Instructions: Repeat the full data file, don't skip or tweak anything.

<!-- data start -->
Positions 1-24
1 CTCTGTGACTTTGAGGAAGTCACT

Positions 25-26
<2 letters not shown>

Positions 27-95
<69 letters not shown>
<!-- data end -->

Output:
Positions 1-24
1 CTCTGTGACTTTGAGGAAGTCACT

Positions 25-26
<2 letters not shown>

Positions 27-95
<69 letters not shown>